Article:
m_l = list()
    for i in range(3):
        line = list(ios_matrix[i::3])
        line[-1] *= SCALE
        m_l.extend(line)
    return FreeCAD.Matrix(*m_l)

After our shape creation we call then call it to give our object a placement :

    # Create FreeCAD shape from Open Cascade BREP
    fc_shape = Part.Shape()
    fc_shape.importBrepFromString(occ_shape)
    
    # Ifc lenght internal unit : meter. FreeCAD internal unit : mm.
    fc_shape.scale(SCALE)
    # Shape scale must be applied before shape placement else placement scale would be doubled
    fc_shape.Placement = ios_shape_to_fc_placement(ios_shape)

This way we get a correctly placed wall :

Wall placement using matrix transformation

USE_WOLD_COORDINATES

To define settings still the same process :

settings.set(settings.USE_WORLD_COORDS, True)

We can keep the same code base as it will apply the identity matrix which doesn’t change anything. By running the script you’ll get again a correctly placed wall but this time position will still be 0, 0, 0 which means that the geometry vertices coordinates are defined with their absolute coordinates :

Wall placement using USE_WORLD_COORDINATES setting

For reason explained in first part I tend to say that this solution is not the best choice for CAD/BIM work in HVAC domain. Currently FreeCAD import and export ifc this way I will investigate to see why and maybe launch a this topic on forum.

Full source code

Source code is available in ifc_placement.py

IfcOpenShell – Read geom as brep

IfcOpenShell version used : 0.6.0a1

If previous article we used IfcOpenShell’s (IOS) standard settings to read an ifc geometry which was generating a mesh. To generate something else let’s take a look at available settings. If your IDE provide you a good auto-completion you are able to see what options you have but not their meaning. With a quick search in the IOS repo using one of the options as keyword you’ll quickly find an header file called IfcGeomIteratorSettings.h which contains all definitions :

/// Specifies whether to use the Open Cascade BREP format for representation
/// items rather than to create triangle meshes. This is useful is IfcOpenShell
/// is used as a library in an application that is also built on Open Cascade.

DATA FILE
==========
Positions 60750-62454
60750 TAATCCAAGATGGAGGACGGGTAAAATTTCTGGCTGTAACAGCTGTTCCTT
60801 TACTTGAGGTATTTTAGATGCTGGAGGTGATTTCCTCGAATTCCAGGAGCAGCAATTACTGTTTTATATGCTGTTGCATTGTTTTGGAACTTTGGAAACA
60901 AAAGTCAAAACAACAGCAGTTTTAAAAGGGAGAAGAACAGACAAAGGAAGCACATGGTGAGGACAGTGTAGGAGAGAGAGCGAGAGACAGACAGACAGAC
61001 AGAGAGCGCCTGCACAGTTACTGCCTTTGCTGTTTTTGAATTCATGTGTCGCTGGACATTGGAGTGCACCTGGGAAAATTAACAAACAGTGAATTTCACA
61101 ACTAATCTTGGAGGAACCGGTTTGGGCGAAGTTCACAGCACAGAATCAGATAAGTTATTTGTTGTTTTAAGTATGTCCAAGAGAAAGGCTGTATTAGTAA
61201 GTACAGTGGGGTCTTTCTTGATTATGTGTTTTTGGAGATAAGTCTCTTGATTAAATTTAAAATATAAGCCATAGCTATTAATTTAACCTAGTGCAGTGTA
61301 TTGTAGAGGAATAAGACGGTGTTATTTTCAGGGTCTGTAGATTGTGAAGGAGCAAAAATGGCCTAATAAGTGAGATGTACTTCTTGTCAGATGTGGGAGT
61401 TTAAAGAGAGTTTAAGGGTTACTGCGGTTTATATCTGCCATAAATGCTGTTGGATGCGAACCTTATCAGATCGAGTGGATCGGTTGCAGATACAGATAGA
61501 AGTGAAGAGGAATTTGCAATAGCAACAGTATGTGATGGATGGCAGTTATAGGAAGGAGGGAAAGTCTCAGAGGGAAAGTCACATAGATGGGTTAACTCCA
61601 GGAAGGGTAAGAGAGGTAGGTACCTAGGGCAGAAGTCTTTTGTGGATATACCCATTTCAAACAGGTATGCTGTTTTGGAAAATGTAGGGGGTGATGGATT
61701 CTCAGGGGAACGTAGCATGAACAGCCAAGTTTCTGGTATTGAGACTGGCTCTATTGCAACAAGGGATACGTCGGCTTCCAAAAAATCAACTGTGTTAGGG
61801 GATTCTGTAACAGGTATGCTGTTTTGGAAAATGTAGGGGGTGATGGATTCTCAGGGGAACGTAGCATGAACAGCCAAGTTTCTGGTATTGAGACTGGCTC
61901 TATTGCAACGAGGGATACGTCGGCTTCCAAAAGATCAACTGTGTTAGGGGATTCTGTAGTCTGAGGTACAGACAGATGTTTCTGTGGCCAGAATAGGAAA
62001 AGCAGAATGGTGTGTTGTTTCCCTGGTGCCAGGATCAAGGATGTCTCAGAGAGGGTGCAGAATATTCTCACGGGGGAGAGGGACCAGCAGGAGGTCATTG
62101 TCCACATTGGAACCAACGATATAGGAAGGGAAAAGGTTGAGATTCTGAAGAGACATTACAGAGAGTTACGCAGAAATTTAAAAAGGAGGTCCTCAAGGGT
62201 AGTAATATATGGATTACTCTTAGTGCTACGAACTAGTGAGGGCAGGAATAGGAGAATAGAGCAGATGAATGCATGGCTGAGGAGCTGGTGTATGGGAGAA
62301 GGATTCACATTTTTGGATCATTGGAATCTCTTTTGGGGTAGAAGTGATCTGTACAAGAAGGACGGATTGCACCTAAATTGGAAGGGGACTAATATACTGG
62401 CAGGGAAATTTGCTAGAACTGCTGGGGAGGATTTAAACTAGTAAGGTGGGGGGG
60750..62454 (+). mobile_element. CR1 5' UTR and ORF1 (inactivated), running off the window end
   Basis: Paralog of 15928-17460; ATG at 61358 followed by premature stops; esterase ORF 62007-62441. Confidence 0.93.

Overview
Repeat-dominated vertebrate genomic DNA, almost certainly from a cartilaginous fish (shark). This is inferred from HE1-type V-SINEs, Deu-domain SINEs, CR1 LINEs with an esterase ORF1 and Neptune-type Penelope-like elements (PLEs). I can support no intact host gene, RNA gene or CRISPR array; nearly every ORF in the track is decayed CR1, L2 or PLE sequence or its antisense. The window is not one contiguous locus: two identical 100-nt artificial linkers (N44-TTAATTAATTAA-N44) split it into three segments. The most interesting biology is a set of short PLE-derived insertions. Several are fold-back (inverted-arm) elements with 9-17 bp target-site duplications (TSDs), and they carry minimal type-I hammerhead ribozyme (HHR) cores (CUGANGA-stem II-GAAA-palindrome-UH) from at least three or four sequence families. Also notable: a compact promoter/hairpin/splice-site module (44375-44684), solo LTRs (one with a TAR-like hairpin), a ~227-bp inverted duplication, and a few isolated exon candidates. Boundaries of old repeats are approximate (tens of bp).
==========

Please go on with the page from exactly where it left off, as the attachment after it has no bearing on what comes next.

USE_BREP_DATA = 1 << 3,

BREP stands for Boundary representation which is probably what you want to use when modeling parametric ducts or pipes and their related components. You define settings in python as following :

    # Define settings
    settings = geom.settings()
    settings.set(settings.USE_BREP_DATA, True)

If you write generated brep data to a file you will see that it is actually an Open Cascade BREP Format as suggested in setting’s description.

    shape = geom.create_shape(settings, ifc_entity)
    # occ stands for OpenCascade 
    occ_shape = shape.geometry.brep_data

    # IfcOpenShell generate an Open Cascade BREP 
    with open("IfcOpenShellSamples/brep_data", "w") as file:
        file.write(occ_shape)

Fortunately Part module considered as a the core component of FreeCAD is also based on Open Cascade which makes the import of the geometry into FreeCAD as simple as :

    # Create FreeCAD shape from Open Cascade BREP
    fc_shape = Part.Shape()
    fc_shape.importBrepFromString(occ_shape)
    
    # Ifc lenght internal unit : meter. FreeCAD internal unit : mm.
    fc_shape.scale(1000)
    
    # Add geometry to FreeCAD scenegraph (Coin)
    fc_part = doc.addObject("Part::Feature", "IfcPart")
    fc_part.Shape = fc_shape

Don’t forget to import Part instead of Mesh at the top of your file.

If we use full code available here to generate geometry for wall from my previous article you get the same volume but this time is not a mesh (no triangles) :

IfcWall imported as a BRep

If now instead for importing only IfcWall entities we import IfcElement entities from wikilab.ifc a wikihouse project. We get following geometries :

wikilab.ifc imported as Brep

Of course FreeCAD still has a very better way to import it but if you activate shaded mode you get something nicer :

wikilab.ifc shaded mode

Next article will talk about location point and placement. How object IfcOpenShell reads it ? How does it take care of Local Coordinate System, Coordinate System Reference etc…

IfcOpenShell – Read geom as mesh

IfcOpenShell is a library used to work with IFC schema. This library is licensed under LGPL 3.0 (libre and open source).

Some features included :

  • Parse ifc
  • Create geom from ifc representation
  • Display geom using pythonOCC
  • Ifc importer for Blender
  • Ifc importer for 3ds Max
  • Convert geometry to many formats

Some projects using IfcOpenShell :

  • FreeCAD : parametric CAD modeler including a BIM workbench